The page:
Home > CAPEC List > CAPEC-87: Forceful Browsing (Version 3.0)  

CAPEC-87: Forceful Browsing

Attack Pattern ID: 87
Abstraction: Standard
Status: Draft
Presentation Filter:
+ Description
An attacker employs forceful browsing to access portions of a website that are otherwise unreachable through direct URL entry. Usually, a front controller or similar design pattern is employed to protect access to portions of a web application. Forceful browsing enables an attacker to access information, perform privileged operations and otherwise reach sections of the web application that have been improperly protected.
+ Likelihood Of Attack

High

+ Typical Severity

High

+ Relationships

The table(s) below shows the other attack patterns and high level categories that are related to this attack pattern. These relationships are defined as ChildOf, ParentOf, MemberOf and give insight to similar items that may exist at higher and lower levels of abstraction. In addition, relationships such as CanFollow, PeerOf, and CanAlsoBe are defined to show similar attack patterns that the user may want to explore.

+ Relevant to the view "Mechanisms of Attack" (CAPEC-1000)
NatureTypeIDName
ChildOfMeta Attack PatternMeta Attack Pattern - A meta level attack pattern in CAPEC is a decidedly abstract characterization of a specific methodology or technique used in an attack. A meta attack pattern is often void of a specific technology or implementation and is meant to provide an understanding of a high level approach. A meta level attack pattern is a generalization of related group of standard level attack patterns. Meta level attack patterns are particularly useful for architecture and design level threat modeling exercises.115Authentication Bypass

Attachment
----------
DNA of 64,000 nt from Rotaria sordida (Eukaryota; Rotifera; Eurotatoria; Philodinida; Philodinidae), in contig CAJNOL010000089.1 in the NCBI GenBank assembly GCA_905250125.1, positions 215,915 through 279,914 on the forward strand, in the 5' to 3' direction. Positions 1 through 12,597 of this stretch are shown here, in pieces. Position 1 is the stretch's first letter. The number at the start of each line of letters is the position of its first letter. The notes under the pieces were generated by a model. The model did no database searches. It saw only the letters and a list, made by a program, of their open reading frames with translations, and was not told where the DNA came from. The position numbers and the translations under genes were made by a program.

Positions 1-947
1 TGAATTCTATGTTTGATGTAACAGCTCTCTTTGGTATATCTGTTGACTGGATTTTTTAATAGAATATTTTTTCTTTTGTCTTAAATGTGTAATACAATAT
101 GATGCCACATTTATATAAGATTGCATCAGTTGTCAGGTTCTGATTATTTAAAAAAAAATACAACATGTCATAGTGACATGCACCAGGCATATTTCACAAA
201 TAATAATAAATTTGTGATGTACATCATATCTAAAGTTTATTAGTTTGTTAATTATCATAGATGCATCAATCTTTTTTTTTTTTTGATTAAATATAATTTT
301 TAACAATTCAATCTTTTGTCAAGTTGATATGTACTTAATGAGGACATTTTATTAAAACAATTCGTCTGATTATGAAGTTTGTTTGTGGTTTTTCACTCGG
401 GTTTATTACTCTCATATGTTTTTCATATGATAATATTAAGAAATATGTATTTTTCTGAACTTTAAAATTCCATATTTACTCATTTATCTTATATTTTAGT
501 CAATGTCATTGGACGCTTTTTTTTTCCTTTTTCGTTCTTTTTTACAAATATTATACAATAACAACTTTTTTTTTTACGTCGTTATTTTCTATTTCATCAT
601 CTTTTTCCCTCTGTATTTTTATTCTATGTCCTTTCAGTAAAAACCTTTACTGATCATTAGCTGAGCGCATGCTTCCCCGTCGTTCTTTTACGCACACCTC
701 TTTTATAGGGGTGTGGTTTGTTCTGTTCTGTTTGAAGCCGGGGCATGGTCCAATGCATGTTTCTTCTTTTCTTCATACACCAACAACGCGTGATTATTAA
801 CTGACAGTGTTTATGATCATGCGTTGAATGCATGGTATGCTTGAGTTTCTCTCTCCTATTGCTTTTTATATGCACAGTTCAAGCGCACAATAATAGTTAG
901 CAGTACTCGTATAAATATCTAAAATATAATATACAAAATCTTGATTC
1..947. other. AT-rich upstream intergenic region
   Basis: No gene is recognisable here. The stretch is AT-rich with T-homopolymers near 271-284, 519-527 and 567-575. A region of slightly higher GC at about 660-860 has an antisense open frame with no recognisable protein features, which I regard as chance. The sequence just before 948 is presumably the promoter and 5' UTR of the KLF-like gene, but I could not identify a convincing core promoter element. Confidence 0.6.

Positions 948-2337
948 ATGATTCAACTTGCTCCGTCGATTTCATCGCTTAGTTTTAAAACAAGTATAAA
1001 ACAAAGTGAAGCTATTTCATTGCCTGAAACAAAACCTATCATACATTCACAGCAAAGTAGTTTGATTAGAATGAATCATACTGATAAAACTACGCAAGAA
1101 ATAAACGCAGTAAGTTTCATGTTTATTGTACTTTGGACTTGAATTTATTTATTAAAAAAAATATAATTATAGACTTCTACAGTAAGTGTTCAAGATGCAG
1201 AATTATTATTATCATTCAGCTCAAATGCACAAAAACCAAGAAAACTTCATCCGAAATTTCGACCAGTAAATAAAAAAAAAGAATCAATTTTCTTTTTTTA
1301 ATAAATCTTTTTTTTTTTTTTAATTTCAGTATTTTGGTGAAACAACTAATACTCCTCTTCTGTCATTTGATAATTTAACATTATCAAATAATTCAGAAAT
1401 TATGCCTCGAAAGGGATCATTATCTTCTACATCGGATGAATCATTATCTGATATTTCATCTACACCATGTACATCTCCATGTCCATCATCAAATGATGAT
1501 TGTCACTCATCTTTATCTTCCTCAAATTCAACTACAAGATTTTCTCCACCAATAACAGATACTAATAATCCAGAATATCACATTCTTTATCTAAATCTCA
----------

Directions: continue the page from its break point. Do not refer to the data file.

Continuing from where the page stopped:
+ Execution Flow
Explore
  1. Spider: Using an automated tool, an attacker follows all public links on a web site. He records all the links he finds. Use a spidering tool to follow and record all links. Use a proxy tool to record all links visited during a manual traversal of the web application.

    Techniques
    Use a spidering tool to follow and record all links.
    Use a proxy tool to record all links visited during a manual traversal of the web application.
Experiment
  1. Attempt well-known or guessable resource locations: Using an automated tool, an attacker requests a variety of well-known URLs that correspond to administrative, debugging, or other useful internal actions. He records all the positive responses from the server. Use a spidering tool to follow and record attempts on well-known URLs. Use a proxy tool to record all links visited during a manual traversal of attempts on well-known URLs.

    Techniques
    Use a spidering tool to follow and record attempts on well-known URLs.
    Use a proxy tool to record all links visited during a manual traversal of attempts on well-known URLs.
Exploit
  1. Use unauthorized resources: By visiting the unprotected resource, the attacker makes use of unauthorized functionality. Access unprotected functions and execute them.

    Techniques
    Access unprotected functions and execute them.
  2. View unauthorized data: The attacker discovers and views unprotected sensitive data. Direct request of protected pages that directly access database back-ends. (e.g., list.jsp, accounts.jsp, status.jsp, etc.)

    Techniques
    Direct request of protected pages that directly access database back-ends. (e.g., list.jsp, accounts.jsp, status.jsp, etc.)